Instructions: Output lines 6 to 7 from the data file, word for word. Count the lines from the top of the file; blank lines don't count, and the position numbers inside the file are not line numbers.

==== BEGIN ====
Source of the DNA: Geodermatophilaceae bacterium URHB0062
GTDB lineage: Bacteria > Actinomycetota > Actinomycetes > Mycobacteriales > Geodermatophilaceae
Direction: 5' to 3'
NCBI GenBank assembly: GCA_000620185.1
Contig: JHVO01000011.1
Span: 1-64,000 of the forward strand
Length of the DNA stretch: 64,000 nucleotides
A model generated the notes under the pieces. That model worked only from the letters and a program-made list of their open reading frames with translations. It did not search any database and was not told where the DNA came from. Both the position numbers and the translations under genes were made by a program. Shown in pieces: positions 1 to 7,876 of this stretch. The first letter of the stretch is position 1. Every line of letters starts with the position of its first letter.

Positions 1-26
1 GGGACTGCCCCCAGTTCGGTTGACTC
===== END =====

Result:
Span: 1-64,000 of the forward strand
Length of the DNA stretch: 64,000 nucleotides